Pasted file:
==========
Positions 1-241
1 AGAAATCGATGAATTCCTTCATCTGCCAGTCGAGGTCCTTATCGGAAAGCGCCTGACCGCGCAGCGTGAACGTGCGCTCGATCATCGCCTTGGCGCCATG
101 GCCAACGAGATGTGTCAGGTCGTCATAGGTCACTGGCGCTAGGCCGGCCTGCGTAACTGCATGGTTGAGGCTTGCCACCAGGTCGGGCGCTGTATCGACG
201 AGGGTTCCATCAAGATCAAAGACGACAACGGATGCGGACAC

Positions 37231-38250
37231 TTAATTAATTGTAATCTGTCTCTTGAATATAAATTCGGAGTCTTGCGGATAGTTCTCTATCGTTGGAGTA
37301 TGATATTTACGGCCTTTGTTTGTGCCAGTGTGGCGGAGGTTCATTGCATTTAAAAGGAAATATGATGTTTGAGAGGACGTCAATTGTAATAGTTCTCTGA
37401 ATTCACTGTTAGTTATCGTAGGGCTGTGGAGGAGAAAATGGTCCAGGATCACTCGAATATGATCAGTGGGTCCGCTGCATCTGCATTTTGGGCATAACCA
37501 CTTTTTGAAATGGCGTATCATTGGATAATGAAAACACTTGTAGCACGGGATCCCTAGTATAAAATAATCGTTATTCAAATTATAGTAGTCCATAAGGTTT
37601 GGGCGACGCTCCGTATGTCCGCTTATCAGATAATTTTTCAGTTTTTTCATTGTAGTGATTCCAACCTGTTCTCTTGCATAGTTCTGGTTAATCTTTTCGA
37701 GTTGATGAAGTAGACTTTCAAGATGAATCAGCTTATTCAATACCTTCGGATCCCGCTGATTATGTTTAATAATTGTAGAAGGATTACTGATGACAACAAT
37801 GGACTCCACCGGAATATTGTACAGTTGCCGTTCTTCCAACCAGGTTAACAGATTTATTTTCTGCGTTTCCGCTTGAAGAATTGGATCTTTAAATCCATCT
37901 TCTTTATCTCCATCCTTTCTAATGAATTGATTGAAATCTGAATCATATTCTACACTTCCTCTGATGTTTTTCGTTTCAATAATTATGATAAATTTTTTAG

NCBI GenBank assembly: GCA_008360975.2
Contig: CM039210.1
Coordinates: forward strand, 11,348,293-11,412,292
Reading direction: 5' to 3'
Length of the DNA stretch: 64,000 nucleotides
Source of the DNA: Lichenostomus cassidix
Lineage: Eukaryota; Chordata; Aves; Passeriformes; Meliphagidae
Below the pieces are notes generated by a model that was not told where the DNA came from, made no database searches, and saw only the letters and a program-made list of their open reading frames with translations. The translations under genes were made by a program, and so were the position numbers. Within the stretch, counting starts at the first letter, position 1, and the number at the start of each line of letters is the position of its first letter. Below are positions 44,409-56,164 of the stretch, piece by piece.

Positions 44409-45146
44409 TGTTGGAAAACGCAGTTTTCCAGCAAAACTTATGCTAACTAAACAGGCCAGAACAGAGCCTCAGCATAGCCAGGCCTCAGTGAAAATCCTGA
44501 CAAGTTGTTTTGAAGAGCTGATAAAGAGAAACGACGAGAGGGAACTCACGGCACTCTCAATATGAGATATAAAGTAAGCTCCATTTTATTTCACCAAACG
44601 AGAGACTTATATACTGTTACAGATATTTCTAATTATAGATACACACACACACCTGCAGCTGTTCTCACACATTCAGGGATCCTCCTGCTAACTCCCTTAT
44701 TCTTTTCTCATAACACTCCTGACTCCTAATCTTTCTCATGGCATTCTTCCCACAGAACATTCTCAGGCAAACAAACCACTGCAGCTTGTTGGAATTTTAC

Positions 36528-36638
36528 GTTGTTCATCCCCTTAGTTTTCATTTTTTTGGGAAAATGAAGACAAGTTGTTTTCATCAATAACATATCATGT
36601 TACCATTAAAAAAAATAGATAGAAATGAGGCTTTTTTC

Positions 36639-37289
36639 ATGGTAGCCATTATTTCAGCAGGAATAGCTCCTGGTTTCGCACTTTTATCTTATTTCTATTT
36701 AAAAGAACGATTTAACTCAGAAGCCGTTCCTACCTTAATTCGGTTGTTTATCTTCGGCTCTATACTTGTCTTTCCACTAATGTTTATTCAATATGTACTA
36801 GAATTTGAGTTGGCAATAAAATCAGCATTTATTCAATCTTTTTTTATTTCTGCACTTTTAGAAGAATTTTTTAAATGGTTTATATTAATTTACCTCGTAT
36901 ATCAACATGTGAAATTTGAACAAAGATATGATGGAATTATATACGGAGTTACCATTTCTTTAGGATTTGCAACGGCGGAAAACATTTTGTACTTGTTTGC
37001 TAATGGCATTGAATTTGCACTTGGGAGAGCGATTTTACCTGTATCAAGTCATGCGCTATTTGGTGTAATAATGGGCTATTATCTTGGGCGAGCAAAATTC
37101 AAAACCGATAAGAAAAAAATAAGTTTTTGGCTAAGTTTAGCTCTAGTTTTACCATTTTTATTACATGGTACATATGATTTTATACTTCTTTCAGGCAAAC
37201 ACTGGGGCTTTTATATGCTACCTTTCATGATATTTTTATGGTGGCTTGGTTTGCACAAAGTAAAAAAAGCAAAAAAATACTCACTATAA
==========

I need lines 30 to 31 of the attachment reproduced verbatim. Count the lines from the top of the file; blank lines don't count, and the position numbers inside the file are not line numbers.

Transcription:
Positions 36639-37289
36639 ATGGTAGCCATTATTTCAGCAGGAATAGCTCCTGGTTTCGCACTTTTATCTTATTTCTATTT